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Pace Zone Index (PZI) introduction

[PZI Summary] [PZI Zones explained] [PZI Table]

The Training Peaks Pace Zone Index (PZI) was developed in conjunction with Matt Fitzgerald and will be featured in his upcoming book The Cutting Edge Runner. PZI represents a practical evolution of the principles developed by legendary running coach and author Jack Daniels. PZI is to runners what a handicap is to golfers. By simply looking up a recent 3k, 5k or 10k time in the chart, a runner can find their current PZI. The PZI numbers are set on a scale from 50-0 and provide a simple method of indicating current fitness levels for runners. The higher numbers indicate performance levels that can be achieved by beginning runners, while the lower numbers represent elite performances. Just as in golf, world record level performances are off the charts and would be represented by negative numbers. Each PZI is associated with 10 Individualized Training Zones. These zones can be used as handy reference points with conventional tools like stop watches and split times or they can be programmed into new devices like the Garmin GPS Forerunner 301. Each zone represents a range of pace used to achieve a specific training effect.

All race performances on the chart are listed in the format of minutes:seconds, while training paces are listed in the format of minutes:seconds/mile (a metric version is in the works). The lowest pace on the chart is set to 59:59. This represents the slowest value that registers on compatible devices like the Garmin Forerunner 301. Zones 1, 5, 7 & 9 are indicated as “Gray Zones” and represent various running paces that are not efficient for run training. Paces represented by these zones are either too slow or too fast to achieve desired training effects. Runners should avoid training for extended periods of time in Gray Zones.

Conversely, zones 2, 3, 4, 6, 8 &10 represent efficient training zones. Training in each of these zones produces a specific training effect. For instance zones 2-4 are most conducive to base training for aerobic endurance. Zone 6 correlates with Anaerobic Threshold (AT) or Tempo Training. Zone 8 represents the range of pace that will force the runner to operate at or near their VO2 Max. Finally, Zone 10 presents the runner with a range of paces that can be used for pure speed training. This zone is bound by a low end that should be achievable by athletes with the associated PZI. Zone 10 is topped off by a pace that loosely correlates with the world record for a 100 meter dash. This feature is designed to allow training devices to accommodate reasonable running scenarios without giving false out of zone readings.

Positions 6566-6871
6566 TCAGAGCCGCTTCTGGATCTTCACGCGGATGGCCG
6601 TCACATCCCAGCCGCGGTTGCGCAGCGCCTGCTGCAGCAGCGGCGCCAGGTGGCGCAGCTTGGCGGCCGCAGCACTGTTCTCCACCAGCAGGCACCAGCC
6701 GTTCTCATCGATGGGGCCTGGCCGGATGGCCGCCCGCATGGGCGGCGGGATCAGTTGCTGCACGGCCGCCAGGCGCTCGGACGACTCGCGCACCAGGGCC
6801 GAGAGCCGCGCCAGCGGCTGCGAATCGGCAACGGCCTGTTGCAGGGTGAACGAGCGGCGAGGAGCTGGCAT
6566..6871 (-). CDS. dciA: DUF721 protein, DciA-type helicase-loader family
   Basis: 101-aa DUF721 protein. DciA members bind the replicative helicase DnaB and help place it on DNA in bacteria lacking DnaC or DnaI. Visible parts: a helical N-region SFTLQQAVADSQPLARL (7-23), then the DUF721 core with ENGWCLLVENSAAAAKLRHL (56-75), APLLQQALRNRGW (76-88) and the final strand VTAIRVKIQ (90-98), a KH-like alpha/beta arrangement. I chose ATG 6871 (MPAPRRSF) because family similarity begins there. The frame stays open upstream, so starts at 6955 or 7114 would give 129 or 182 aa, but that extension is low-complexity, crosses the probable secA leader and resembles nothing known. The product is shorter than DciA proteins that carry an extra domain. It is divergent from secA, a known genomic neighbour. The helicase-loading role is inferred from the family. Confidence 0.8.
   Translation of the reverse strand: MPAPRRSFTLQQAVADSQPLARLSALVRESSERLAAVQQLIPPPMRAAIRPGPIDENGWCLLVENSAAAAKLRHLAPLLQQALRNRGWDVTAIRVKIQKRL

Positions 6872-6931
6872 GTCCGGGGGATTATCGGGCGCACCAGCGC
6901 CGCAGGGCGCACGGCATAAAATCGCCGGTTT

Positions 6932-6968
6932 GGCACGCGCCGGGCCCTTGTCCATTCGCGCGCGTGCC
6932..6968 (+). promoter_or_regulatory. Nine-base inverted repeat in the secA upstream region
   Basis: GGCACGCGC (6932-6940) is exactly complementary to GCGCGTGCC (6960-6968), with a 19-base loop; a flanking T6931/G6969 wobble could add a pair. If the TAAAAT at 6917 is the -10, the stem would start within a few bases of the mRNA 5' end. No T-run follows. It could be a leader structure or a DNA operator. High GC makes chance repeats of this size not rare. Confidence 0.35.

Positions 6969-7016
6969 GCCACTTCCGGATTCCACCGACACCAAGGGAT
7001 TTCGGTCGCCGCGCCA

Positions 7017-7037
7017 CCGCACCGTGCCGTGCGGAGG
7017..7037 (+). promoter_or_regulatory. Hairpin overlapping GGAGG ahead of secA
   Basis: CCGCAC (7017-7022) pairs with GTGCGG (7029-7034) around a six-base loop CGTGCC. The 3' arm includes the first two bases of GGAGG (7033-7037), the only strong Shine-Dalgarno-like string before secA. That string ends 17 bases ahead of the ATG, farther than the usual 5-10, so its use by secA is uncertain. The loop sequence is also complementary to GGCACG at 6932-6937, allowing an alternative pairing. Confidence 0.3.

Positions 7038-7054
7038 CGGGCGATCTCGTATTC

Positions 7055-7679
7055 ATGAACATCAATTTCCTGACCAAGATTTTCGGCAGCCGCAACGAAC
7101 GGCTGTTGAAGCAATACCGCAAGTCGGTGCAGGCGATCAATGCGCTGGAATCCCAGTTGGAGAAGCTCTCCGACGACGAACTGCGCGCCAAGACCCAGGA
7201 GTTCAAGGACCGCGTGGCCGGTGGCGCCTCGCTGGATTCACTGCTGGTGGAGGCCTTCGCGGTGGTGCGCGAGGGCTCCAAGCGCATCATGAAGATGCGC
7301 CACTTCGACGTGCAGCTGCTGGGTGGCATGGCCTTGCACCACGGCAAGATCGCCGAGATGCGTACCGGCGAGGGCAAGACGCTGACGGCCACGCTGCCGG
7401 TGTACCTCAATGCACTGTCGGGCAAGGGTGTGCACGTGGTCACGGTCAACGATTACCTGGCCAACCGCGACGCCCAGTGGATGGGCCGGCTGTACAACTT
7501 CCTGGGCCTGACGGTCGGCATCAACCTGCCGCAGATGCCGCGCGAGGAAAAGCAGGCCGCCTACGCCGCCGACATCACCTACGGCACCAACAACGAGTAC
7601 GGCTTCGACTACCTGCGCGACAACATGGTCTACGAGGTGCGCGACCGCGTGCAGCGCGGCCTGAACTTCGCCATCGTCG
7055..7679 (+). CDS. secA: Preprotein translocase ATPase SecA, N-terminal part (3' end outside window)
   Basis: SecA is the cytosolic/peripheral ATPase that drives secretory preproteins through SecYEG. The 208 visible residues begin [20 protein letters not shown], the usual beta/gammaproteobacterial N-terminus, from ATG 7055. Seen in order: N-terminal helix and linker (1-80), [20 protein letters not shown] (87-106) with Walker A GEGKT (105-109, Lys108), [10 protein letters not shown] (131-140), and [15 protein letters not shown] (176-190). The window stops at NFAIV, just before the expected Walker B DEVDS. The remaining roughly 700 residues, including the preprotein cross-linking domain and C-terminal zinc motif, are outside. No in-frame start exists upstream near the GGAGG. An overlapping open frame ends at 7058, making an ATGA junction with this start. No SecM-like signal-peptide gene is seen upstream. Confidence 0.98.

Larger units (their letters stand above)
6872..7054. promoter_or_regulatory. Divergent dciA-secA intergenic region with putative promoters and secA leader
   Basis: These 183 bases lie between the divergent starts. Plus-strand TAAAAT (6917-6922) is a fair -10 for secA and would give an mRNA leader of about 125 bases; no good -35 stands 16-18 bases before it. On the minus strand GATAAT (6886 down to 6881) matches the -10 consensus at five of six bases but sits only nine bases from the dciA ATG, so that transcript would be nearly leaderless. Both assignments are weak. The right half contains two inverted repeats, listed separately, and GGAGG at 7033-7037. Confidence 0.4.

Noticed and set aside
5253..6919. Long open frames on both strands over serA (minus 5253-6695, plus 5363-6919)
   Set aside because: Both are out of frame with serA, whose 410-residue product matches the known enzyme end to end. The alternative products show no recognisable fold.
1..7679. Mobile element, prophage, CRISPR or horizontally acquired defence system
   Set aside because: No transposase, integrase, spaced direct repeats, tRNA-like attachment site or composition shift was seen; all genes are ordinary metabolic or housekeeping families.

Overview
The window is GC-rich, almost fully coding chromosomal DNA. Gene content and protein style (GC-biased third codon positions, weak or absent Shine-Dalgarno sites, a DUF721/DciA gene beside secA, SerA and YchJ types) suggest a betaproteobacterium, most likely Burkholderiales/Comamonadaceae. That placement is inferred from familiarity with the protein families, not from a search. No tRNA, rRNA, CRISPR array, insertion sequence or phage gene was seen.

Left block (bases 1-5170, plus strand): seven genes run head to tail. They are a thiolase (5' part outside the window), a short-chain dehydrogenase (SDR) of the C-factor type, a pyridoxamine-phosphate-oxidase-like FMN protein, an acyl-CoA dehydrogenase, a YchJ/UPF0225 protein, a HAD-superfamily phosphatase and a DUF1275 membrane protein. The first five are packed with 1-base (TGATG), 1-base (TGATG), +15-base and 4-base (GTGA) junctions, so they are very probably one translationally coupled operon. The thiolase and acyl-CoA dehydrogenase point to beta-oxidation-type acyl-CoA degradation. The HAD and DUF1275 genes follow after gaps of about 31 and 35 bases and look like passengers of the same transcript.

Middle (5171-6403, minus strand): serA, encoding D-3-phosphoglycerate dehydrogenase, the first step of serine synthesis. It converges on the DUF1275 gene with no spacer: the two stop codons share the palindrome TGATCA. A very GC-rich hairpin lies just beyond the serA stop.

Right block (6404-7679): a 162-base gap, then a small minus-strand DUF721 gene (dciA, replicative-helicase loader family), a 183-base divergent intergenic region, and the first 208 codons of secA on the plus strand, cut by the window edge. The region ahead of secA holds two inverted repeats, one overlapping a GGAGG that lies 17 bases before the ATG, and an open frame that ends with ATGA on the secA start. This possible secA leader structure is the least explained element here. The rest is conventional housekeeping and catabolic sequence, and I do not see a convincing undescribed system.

Currently, the PZI chart assumes that you are training under conditions similar to those in which you achieved the performance used to identify your PZI. Extreme shifts in temperature or radically different footing will obviously affect your ability to train in paces that correlate correctly with your PZI. Similarly, running up and down hills will result in situations that make it difficult to prescribe proper intensity based on PZI. Training Peaks is actively working on Environmental Shift Factor™ and Altitude Normalized Pace™ algorithms to remedy these situations. We also plan to introduce calculators that will allow you to identify your PZI using performances at other distances ranging from the mile to the marathon. For now, we hope you enjoy this revolutionary approach to prescribing training intensity for running and, as always, we welcome your feedback.

Source: “This article is located at trainingpeaks.com.”

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